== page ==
. . . if only words

Dust on the Looking Glass

I looked through heavens eye

At my sordid life

What mysteries,

Of which I’d wondered,

Would open themselves to me


When I’d taken the candies

From the kitchen shelf

I’d skulked in the dark corners

And ate them all whole

Did they laugh?

A child’s play?

Or did they crack the whip,

Turned me off my wicked way?


When I’d flew the coupe,

On eagle’s wings

I’d scoured the concrete jungle

Of New Salem’s streets

Of the name I made,

Where they really proud?

About the games I did play,

They could’ve been mad


Perhaps they weren’t

As I grew old and grey

Not Fick and feeble

But sturdy and Sine

But perhaps they were,

Forby, you consider

As she did leave me,

A cold space on the bed


Fragments: Green Sky, Blue Grass

He stares at his reflection in the pool, planted, spell-bound, a new narcissus. Only it’s not his face, he feels—it’s the water. Still as a gem, shimmering a soft, starry glow twinkling into the air and winking at the trees. Colours are caught waltzing over surface, stroked in strong swaths, all melted together and frozen for an everlasting second.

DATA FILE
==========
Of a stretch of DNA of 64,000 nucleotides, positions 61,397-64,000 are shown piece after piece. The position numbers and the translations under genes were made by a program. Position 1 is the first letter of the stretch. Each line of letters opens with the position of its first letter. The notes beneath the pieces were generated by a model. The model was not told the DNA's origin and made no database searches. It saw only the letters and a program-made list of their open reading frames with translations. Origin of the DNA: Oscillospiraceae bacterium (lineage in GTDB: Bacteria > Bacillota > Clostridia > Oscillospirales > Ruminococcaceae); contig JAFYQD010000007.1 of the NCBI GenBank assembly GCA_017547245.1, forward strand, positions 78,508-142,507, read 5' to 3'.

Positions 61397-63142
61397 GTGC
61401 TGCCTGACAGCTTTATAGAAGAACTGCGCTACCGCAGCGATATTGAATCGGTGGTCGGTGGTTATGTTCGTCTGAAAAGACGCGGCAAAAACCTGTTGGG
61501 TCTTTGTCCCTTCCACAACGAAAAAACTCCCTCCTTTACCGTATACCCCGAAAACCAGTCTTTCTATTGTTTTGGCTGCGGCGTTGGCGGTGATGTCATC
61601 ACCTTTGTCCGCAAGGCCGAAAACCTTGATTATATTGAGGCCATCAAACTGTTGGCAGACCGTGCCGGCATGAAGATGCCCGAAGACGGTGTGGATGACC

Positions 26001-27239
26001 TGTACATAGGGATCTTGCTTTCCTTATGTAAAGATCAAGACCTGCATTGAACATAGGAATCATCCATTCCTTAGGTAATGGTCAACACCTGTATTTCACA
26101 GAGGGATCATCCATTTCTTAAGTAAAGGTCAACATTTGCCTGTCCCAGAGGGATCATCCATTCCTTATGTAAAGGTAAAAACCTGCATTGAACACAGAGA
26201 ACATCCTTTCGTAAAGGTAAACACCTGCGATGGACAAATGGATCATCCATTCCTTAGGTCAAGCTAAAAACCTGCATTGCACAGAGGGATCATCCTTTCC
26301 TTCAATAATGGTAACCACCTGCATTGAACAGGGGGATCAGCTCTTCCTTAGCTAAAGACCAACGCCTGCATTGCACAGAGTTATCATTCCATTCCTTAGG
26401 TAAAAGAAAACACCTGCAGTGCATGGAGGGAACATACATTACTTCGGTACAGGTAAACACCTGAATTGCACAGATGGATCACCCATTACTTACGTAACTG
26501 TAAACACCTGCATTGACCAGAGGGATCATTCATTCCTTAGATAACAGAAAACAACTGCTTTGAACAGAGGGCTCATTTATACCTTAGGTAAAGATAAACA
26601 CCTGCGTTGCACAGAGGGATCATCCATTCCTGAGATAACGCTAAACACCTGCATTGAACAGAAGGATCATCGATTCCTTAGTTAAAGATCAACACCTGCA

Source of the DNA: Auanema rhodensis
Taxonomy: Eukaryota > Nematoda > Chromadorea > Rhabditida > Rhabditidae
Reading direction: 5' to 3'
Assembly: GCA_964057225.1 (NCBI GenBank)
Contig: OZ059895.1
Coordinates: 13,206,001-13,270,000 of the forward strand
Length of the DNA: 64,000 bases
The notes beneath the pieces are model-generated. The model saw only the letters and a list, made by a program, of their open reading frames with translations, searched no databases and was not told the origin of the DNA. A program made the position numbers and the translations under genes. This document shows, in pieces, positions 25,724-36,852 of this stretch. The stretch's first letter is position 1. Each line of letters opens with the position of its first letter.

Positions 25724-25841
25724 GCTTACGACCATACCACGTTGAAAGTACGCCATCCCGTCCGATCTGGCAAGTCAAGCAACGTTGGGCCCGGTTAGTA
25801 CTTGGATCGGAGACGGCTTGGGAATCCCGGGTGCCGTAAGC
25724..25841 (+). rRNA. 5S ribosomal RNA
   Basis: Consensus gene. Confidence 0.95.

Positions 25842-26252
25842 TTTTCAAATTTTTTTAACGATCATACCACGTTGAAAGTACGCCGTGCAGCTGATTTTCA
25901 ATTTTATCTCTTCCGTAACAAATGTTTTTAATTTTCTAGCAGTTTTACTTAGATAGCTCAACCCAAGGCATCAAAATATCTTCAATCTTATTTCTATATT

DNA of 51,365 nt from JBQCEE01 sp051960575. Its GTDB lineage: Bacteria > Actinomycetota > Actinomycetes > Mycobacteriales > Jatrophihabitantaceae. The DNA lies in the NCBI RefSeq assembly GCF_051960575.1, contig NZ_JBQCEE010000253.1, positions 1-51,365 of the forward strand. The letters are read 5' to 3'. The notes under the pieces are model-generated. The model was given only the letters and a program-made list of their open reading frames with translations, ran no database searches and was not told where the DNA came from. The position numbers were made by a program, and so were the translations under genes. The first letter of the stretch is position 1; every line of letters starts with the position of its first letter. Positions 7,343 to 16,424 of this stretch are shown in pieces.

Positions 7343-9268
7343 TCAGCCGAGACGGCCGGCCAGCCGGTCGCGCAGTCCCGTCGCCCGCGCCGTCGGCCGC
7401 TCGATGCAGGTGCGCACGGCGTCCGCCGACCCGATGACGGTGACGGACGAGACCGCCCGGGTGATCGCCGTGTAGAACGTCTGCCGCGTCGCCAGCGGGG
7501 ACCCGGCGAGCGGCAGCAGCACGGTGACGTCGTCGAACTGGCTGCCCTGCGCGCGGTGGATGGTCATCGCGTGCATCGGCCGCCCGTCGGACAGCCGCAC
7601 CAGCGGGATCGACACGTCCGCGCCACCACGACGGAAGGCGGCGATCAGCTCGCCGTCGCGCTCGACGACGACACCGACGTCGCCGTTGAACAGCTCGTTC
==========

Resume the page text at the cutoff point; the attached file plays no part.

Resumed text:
A gentle blade of leaf perches on and ripples the pool. Now he can tear his eyes from the  driven frenzy colours. Again, he smells the cornucopia of floral essences. Magnificently ethereal, they swim into his sinus, warming and numbing his face.

He lets his ears roam, collects the reverberating whispers of wind. It is a birds hum. It’s a branches bow strum. It is an orchestra played by seas of grass, conducted by the sylphs.

It’s too much.

He falls on the bed of blue grass and laughs as the soft sensations creep under him—a mischievous band of pixies swishing feathers for a coin. They stop; he laughs no longer. His skin numbs itself to the sensation. It has to; it fears losing touch. Too much. He fears loosing himself. As his senses are bombarded, he fears shattering to glisten-y glass, and drowning in the cloudless green sky.

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